Gaps in the law leave workers exposed to junk fees, such as those incurred by some workers for merely checking their account balances at ATMs; CAP report outlines policy solutions to protect the wages workers have earned and deserve.
Washington, D.C. — The way workers are paid is changing, with electronic forms of payment increasingly replacing cash and checks. But these changes have been a mixed bag for workers compensated with payroll cards. Payroll cards, a type of prepaid debit card, can often carry a number of junk fees and may extract wealth from the very workers who can afford it least. A new report from the Center for American Progress highlights gaps in the law that leave workers exposed to junk fees and offers policy recommendations for federal, state, and local policymakers to make sure that workers are adequately protected and are not separated from their wages.
“Workers are already struggling and shouldn’t have their wages further reduced by high-fee payroll cards,” said David Madland, senior fellow at the Center for American Progress and co-author of the report. “Policymakers need to take action so that vulnerable workers aren’t ripped off.”
A 2018 study from the Center for Financial Services Innovation (CFSI) found that relative to the population of working Americans, payroll card users tend to be younger, occupy lower-income brackets, and have higher representation from certain communities of color. Publicly available information also points to the retail, manufacturing, and fast-food industries as key sectors that use payroll cards.
While payroll cards can be a convenient method of payment for unbanked Americans, and a complementary financial product for workers with bank accounts, this form of payment also presents many downsides. According to CAP’s report, payroll cards can charge a variety of different fees: Workers can be charged for applying for or participating in the payroll card program; for checking their account balance at ATMs; for using customer service features; for maintaining their account; for having a low balance or account inactivity; for making point-of-sale transactions in stores or online; for being issued initial or replacement cards; for overdrafting their account; and for simply closing their account and requesting refund of remaining account funds.
Several of the recommended policy changes outlined in CAP’s report can be accomplished through executive action at the state and federal level, though some reforms will require legislation. While the policy recommendations in the report focus on payroll cards specifically, the principles underlying those recommendations are universal for any form of electronic payment. CAP’s recommendations include:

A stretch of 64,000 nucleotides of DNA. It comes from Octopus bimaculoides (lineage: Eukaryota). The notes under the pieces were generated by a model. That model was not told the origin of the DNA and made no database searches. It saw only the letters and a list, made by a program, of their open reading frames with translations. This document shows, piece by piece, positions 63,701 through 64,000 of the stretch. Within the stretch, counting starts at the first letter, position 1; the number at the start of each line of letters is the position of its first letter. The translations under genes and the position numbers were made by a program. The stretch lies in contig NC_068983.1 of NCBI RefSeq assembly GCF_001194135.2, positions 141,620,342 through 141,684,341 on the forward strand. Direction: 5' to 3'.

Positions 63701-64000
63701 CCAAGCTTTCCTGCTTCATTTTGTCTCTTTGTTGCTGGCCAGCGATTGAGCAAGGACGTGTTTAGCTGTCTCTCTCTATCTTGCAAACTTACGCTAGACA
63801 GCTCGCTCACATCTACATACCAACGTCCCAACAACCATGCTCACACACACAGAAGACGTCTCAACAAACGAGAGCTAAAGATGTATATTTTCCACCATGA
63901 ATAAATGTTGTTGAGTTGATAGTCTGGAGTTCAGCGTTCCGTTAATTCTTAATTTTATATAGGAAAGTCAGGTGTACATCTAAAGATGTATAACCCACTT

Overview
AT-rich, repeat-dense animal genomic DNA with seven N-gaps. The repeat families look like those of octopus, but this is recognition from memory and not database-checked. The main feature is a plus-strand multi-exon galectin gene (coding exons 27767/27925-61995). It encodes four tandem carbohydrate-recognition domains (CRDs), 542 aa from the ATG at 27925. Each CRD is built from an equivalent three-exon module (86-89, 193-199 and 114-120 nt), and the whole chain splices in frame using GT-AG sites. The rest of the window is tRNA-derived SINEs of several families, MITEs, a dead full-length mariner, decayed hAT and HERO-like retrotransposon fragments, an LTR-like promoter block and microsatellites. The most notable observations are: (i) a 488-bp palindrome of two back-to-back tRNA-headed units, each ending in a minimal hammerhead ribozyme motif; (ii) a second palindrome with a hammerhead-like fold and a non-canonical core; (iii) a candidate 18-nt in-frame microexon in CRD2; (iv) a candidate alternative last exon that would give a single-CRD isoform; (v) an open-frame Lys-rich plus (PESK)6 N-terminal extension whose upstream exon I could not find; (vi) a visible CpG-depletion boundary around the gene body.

- Collecting better data about how workers get paid, the level of payment choice they receive at work, and the fees they may incur
- Improving protections for consumers by banning junk fees, prohibiting overdraft and other credit features, requiring deposit insurance and ensuring better access to worker funds
- Requiring federal, state, and local governments to use best practices for payroll cards when paying their own workers and contractors
- Improving enforcement of payroll card laws to ensure workers receive the protections they are afforded by law
Encouragingly, progress on payroll card protections has already been made at the state level—namely, in Connecticut, Hawaii, Illinois, New York, and Pennsylvania. Elsewhere, legislators—in Massachusetts, for example—are exploring new avenues for enshrining such protections into law. State Rep. Paul A. Brodeur of Massachusetts served as house chair of the Joint Committee on Labor and Workforce Development during the previous two-year legislative session. His committee advanced wage card legislation following engagement with industry and consumer advocates, which incorporated elements of federal regulations and statutory language from other states. While the redrafted bill did not make its way into law, Brodeur expects the debate around wage cards to continue during the current legislative session.
“Addressing the challenges that unbanked employees face in today’s economy should be a priority for any policymaker interested in leveling the playing field for working families,” said Brodeur. “The findings of the Center for American Progress’ report on wage cards will prove to be a key resource as legislators across the country explore how to balance consumer and worker protections with the realities of the marketplace.”
Click here to read “How Workers Get Paid Is Changing: Consumer Protections Need to Catch Up” by Gregg Gelzinis, David Madland, and Joe Valenti.
For more information or to speak with an expert, contact Allison Preiss at firstname.lastname@example.org or 202.478.6331.